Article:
Dentistry as a profession has been very successful at establishing a well care model that medicine doesn’t have, and has by nature of a more favorable practice model the opportunity to become an integral part of our patients' well-being beyond traditional dental care.
It is well known that a significant portion of the population suffers with some form of a sleep disorder. In fact, it is estimated that 1 in 5 patients a practitioner will see in their office during a normal clinic day will suffer with obstructive sleep apnea. Unfortunately, most individuals with sleep-related breathing disorders remain undiagnosed and ultimately untreated.
Data from recent studies show that most medical students receive approximately 2 and a half hours of education in sleep disorders during their 4 years of medical school while 1/3 of medical schools provide no education in sleep disorders whatsoever.
Dentistry as a profession has been very successful at establishing a well care model that medicine doesn’t have. We have helped our patient populations understand and value the importance of maintaining optimal oral health by consistent routine care visits.
With that, the dental team has by nature of a more favorable practice model the opportunity to become an integral part of our patients' well-being beyond traditional dental care.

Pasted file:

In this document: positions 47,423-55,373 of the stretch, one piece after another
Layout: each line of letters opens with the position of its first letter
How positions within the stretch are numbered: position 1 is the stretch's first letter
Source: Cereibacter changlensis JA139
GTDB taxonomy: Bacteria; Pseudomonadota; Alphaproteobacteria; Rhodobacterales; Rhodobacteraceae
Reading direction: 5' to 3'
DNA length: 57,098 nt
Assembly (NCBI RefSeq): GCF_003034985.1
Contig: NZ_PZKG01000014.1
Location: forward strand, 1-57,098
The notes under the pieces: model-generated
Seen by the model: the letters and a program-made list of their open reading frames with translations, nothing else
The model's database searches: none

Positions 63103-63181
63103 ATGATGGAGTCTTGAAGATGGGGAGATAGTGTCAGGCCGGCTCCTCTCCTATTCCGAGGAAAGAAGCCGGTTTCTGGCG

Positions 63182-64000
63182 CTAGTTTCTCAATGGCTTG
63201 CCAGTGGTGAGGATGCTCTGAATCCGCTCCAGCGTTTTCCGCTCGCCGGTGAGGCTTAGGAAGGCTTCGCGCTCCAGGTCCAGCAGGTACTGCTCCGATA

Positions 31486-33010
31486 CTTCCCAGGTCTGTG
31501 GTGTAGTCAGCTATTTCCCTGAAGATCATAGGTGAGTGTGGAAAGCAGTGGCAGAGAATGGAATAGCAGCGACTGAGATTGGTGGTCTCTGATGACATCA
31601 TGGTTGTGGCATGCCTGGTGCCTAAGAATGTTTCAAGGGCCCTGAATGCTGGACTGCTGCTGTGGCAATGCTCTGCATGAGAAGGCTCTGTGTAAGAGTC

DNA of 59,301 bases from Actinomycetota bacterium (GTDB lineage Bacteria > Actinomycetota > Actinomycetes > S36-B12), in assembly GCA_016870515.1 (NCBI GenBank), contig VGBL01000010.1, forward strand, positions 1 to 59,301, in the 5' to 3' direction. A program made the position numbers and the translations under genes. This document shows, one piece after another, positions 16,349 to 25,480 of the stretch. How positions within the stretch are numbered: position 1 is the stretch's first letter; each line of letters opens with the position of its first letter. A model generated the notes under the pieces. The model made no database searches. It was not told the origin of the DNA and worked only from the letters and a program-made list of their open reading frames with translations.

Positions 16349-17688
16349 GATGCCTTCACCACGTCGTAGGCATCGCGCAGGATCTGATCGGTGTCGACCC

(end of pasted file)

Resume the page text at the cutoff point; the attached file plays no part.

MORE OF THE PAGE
The recent awareness of the importance of sleep in all aspects of health reinforces the need for the dental team to become well versed in this area. A recent policy statement from the American Dental Association published in 2017 states that “dentists are encouraged to screen patients for sleep-related breathing disorders (SRBDs) as part of a comprehensive medical and dental history to recognize symptoms such as daytime sleepiness, choking, snoring or witnessed apneas.” The statement goes on to say that “If risk for SRBDs is determined (suspected), these patients should be referred, as needed, to the appropriate physician for diagnosis”. Legal experts have suggested that policy statements of organizations tend to be considered the standard of care over time.
Because sleep-related breathing disorders can result in significant health compromises such as cardiovascular disease, metabolic disorders such as diabetes and even dementias, it is essential for the dental team to become actively involved in the screening and identification of these suffering individuals. Also, because the dental team can provide a very viable alternative to the more traditional therapies for sleep apnea, this aspect of dentistry can become a significantly rewarding endeavor.
Steven D. Bender, DDS, is the director of the Center for Facial Pain and Sleep Medicine at the Texas A&M College of Dentistry. His research and teaching interests include anatomy of the head and neck, headache disorders, oral and facial pain disorders, sleep-related bruxism and other sleep disorders. To understand more about the basics of sleep, sleep disorders, and the role of the dental team in screening and treating sleep disordered breathing, you are encouraged to attend his upcoming courses at the 2021 Southwest Dental Conference: Wake Up Your Practice! An Introduction to Sleep Medicine for the Dental Team and Practical Application of Oral Appliance Therapy for Sleep Breathing Disorders. See www.swdentalconf.org for more information.